Structural equation modeling: This analysis used the complete case data (n = 236 obtained from week 1 and 7). The use of complete cases facilitated the computation of individual change scores for each of the variables in the model. The POP-C intervention model was operationalized with latent constructs measuring intervention components, perceived control, and outcomes. According to the model, the effects of the intervention on outcomes are mediated by changes in perceived control. A latent change score SEM model was used to test the proposed mediation pathways. Latent change score indicators were created by subtracting week 1 from week 7 scores for each variable. The latent outcome constructs were corrected for measurement error using the reliability of the change score variables and the formula provided by Hayduk (1987). Covariates with nonsignificant pathways were trimmed from the model.

Results

Sample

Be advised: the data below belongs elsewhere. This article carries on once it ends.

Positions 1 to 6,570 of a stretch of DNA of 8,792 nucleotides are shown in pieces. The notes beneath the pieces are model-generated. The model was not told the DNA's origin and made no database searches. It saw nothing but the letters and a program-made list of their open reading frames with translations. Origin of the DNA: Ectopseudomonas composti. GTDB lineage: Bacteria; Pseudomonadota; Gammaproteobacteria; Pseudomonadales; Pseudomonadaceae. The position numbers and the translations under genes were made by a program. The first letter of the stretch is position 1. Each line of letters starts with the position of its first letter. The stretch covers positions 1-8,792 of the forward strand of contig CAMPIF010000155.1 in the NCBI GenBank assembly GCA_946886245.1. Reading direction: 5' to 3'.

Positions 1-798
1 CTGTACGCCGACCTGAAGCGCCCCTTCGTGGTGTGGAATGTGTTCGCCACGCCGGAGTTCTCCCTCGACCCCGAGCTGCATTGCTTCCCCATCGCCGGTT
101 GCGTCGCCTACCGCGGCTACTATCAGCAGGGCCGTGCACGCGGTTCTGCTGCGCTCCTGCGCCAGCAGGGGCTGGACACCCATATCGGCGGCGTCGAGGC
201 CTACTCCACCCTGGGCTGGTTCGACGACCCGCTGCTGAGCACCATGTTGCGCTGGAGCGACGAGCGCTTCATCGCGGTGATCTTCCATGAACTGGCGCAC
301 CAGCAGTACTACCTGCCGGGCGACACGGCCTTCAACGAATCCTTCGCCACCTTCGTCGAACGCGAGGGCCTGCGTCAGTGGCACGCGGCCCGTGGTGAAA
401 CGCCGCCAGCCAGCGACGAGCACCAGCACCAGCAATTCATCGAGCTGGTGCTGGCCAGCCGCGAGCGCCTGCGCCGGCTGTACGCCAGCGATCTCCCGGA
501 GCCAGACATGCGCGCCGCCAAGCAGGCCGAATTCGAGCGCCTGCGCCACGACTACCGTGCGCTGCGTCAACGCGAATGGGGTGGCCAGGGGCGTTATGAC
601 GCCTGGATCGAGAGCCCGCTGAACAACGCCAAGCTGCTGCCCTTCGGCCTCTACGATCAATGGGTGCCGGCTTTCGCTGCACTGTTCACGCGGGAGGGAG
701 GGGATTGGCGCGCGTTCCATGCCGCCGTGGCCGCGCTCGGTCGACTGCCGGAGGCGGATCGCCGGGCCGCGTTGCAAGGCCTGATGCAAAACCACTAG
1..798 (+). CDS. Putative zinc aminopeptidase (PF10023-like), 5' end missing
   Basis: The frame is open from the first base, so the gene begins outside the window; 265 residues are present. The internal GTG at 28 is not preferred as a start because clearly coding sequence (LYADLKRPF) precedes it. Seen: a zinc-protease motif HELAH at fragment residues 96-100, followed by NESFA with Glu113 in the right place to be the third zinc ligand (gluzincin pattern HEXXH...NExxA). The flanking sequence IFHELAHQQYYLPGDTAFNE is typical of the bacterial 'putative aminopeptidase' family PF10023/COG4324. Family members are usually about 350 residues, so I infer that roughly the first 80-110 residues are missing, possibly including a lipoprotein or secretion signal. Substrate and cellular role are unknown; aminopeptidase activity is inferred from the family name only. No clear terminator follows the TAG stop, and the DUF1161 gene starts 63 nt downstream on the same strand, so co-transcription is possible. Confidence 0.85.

At baseline (N = 310), participants were 63% (n = 196) female, and had a mean age of 56.28 years (SD = 11.49). Average pain in the past 24 hours was 5.81 (SD = 2.4) on a 0–10 Likert-type scale, with higher scores indicating greater pain. As shown in Table 2, no baseline differences were seen in gender, marital status, education, or presence of metastases. Primary sites of cancer included breast (n = 68, 22%), lung (n = 39, 13%), oral (n = 34, 11%), genitourinary (n = 30, 10%), and gastrointestinal (n = 24, 8%), with the remaining 110 (36%) reporting various other sites and 5 not reporting a site. Site of cancer did not differ significantly between groups. Patients who were randomized to the intervention arm were significantly older and reported longer time since diagnosis. No differences were seen in the study variables by treatment group at baseline (see Table 3).